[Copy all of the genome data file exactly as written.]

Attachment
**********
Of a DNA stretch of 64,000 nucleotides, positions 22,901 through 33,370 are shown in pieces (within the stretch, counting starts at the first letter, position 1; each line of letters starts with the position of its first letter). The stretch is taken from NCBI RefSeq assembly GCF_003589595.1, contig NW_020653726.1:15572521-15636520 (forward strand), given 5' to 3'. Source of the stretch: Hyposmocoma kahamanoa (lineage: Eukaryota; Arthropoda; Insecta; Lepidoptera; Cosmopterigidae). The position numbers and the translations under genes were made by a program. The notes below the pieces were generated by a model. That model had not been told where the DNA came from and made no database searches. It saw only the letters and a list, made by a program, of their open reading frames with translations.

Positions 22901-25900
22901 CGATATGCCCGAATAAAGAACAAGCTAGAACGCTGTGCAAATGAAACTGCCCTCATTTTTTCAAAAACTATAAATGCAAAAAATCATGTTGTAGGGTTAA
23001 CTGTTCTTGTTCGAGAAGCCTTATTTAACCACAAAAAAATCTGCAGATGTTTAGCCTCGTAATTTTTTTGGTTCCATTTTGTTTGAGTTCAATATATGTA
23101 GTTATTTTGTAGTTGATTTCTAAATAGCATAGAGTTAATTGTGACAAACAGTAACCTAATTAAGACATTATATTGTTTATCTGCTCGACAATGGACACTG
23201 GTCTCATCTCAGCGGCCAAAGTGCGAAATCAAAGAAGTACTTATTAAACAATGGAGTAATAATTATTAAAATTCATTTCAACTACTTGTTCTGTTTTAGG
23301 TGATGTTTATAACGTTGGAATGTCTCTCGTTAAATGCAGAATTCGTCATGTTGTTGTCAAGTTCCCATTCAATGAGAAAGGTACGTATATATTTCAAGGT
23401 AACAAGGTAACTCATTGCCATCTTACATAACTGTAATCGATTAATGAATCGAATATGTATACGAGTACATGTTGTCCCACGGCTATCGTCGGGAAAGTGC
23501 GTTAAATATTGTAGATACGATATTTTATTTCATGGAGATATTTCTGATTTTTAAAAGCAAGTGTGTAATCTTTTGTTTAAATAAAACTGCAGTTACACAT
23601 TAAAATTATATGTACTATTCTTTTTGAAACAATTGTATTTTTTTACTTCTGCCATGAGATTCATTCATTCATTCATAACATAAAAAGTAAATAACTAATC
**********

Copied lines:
Of a DNA stretch of 64,000 nucleotides, positions 22,901 through 33,370 are shown in pieces (within the stretch, counting starts at the first letter, position 1; each line of letters starts with the position of its first letter). The stretch is taken from NCBI RefSeq assembly GCF_003589595.1, contig NW_020653726.1:15572521-15636520 (forward strand), given 5' to 3'. Source of the stretch: Hyposmocoma kahamanoa (lineage: Eukaryota; Arthropoda; Insecta; Lepidoptera; Cosmopterigidae). The position numbers and the translations under genes were made by a program. The notes below the pieces were generated by a model. That model had not been told where the DNA came from and made no database searches. It saw only the letters and a list, made by a program, of their open reading frames with translations.

Positions 22901-25900
22901 CGATATGCCCGAATAAAGAACAAGCTAGAACGCTGTGCAAATGAAACTGCCCTCATTTTTTCAAAAACTATAAATGCAAAAAATCATGTTGTAGGGTTAA
23001 CTGTTCTTGTTCGAGAAGCCTTATTTAACCACAAAAAAATCTGCAGATGTTTAGCCTCGTAATTTTTTTGGTTCCATTTTGTTTGAGTTCAATATATGTA
23101 GTTATTTTGTAGTTGATTTCTAAATAGCATAGAGTTAATTGTGACAAACAGTAACCTAATTAAGACATTATATTGTTTATCTGCTCGACAATGGACACTG
23201 GTCTCATCTCAGCGGCCAAAGTGCGAAATCAAAGAAGTACTTATTAAACAATGGAGTAATAATTATTAAAATTCATTTCAACTACTTGTTCTGTTTTAGG
23301 TGATGTTTATAACGTTGGAATGTCTCTCGTTAAATGCAGAATTCGTCATGTTGTTGTCAAGTTCCCATTCAATGAGAAAGGTACGTATATATTTCAAGGT
23401 AACAAGGTAACTCATTGCCATCTTACATAACTGTAATCGATTAATGAATCGAATATGTATACGAGTACATGTTGTCCCACGGCTATCGTCGGGAAAGTGC
23501 GTTAAATATTGTAGATACGATATTTTATTTCATGGAGATATTTCTGATTTTTAAAAGCAAGTGTGTAATCTTTTGTTTAAATAAAACTGCAGTTACACAT
23601 TAAAATTATATGTACTATTCTTTTTGAAACAATTGTATTTTTTTACTTCTGCCATGAGATTCATTCATTCATTCATAACATAAAAAGTAAATAACTAATC